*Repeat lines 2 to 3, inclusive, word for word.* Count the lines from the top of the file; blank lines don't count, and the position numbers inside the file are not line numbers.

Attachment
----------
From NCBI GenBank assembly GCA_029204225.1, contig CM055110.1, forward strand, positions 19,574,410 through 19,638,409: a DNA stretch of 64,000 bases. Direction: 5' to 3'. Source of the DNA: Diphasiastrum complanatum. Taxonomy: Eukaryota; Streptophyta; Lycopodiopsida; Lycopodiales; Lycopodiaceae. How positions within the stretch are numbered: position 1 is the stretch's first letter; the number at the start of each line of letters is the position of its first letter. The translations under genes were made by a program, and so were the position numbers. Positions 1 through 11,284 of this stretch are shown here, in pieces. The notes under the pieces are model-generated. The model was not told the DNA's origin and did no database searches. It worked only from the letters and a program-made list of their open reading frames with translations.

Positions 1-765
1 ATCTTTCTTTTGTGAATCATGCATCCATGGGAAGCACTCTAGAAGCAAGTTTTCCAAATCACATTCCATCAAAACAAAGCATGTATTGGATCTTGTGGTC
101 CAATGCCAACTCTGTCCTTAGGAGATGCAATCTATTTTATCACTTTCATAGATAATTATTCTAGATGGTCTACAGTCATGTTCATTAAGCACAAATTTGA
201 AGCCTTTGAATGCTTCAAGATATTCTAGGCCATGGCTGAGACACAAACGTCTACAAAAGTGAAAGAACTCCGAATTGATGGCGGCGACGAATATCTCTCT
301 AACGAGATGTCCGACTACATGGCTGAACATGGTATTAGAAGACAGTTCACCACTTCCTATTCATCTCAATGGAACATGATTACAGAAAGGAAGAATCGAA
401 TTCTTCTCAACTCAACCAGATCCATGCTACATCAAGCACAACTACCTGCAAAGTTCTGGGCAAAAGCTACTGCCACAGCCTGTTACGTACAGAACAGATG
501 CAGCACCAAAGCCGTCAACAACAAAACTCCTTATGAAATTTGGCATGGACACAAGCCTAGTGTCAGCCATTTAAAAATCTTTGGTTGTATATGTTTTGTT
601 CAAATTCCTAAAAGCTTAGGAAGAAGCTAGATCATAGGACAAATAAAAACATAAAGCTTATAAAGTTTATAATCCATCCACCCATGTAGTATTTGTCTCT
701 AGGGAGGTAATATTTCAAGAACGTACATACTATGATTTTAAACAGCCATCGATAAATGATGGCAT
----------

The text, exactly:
Positions 1-765
1 ATCTTTCTTTTGTGAATCATGCATCCATGGGAAGCACTCTAGAAGCAAGTTTTCCAAATCACATTCCATCAAAACAAAGCATGTATTGGATCTTGTGGTC